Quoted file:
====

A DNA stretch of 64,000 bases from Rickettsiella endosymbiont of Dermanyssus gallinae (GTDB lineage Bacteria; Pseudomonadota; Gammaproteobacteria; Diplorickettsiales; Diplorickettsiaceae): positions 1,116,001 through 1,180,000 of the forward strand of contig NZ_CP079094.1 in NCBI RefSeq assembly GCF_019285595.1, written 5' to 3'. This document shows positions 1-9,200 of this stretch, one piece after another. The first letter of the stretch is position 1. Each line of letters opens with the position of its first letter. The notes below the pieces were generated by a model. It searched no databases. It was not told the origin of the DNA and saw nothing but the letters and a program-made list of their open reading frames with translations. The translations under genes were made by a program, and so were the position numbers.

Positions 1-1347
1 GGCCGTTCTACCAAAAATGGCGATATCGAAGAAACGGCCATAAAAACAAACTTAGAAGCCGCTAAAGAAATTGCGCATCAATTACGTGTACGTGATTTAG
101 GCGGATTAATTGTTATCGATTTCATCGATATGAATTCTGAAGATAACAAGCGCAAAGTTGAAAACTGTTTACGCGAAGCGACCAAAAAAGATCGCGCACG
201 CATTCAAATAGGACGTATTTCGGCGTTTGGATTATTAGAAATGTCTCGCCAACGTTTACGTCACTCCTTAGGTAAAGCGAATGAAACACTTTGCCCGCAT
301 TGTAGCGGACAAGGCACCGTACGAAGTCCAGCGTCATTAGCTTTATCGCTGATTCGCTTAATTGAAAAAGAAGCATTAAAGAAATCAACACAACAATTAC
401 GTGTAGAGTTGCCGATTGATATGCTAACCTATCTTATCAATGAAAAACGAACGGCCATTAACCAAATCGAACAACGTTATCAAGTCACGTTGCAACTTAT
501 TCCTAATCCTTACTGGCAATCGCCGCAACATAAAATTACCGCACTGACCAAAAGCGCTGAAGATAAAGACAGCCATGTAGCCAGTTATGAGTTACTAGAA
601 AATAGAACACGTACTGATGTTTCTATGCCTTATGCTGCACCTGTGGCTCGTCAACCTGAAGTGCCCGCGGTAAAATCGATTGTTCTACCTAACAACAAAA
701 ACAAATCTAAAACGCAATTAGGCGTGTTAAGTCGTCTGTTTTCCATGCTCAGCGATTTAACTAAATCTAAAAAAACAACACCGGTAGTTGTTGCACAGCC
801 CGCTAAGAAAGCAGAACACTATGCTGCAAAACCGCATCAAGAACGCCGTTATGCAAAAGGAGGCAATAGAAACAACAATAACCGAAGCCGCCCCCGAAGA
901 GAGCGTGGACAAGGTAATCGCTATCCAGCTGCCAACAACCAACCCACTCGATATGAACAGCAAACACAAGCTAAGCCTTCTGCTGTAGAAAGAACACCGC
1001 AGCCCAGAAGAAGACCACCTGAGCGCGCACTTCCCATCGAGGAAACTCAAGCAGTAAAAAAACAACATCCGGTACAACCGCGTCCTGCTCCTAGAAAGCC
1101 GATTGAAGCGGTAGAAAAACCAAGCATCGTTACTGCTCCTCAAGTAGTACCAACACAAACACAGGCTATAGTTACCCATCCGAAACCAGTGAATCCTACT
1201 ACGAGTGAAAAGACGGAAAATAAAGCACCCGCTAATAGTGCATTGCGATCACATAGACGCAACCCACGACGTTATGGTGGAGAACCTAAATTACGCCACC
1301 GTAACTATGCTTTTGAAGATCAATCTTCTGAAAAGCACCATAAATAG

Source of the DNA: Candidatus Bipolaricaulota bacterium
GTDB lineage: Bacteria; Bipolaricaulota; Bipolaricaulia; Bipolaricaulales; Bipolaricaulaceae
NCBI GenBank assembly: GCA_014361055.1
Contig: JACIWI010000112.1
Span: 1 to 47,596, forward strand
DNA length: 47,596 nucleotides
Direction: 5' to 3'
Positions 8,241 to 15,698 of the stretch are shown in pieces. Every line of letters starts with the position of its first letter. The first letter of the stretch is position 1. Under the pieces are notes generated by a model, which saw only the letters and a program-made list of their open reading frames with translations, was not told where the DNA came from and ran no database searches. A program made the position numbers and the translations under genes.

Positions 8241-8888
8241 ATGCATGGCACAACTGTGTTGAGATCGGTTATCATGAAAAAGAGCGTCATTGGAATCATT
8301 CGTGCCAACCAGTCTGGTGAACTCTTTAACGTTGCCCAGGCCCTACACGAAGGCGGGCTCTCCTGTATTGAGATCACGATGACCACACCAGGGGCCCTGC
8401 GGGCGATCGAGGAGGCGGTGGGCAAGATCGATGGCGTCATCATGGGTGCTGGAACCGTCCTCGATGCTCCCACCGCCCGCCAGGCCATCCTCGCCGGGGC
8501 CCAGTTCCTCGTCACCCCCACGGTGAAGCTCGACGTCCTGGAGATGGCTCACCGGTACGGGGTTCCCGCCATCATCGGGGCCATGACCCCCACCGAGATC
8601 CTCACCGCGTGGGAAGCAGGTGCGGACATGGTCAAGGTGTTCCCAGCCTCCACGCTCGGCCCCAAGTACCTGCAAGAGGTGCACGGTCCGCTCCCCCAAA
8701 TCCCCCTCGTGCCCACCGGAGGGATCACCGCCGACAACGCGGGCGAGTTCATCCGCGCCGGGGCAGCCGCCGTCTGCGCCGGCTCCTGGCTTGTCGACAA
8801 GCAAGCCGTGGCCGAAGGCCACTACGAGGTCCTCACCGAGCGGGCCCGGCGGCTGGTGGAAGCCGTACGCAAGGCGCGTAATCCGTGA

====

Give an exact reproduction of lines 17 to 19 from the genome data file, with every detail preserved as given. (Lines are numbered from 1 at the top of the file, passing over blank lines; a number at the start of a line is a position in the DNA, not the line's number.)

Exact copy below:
Source of the DNA: Candidatus Bipolaricaulota bacterium
GTDB lineage: Bacteria; Bipolaricaulota; Bipolaricaulia; Bipolaricaulales; Bipolaricaulaceae
NCBI GenBank assembly: GCA_014361055.1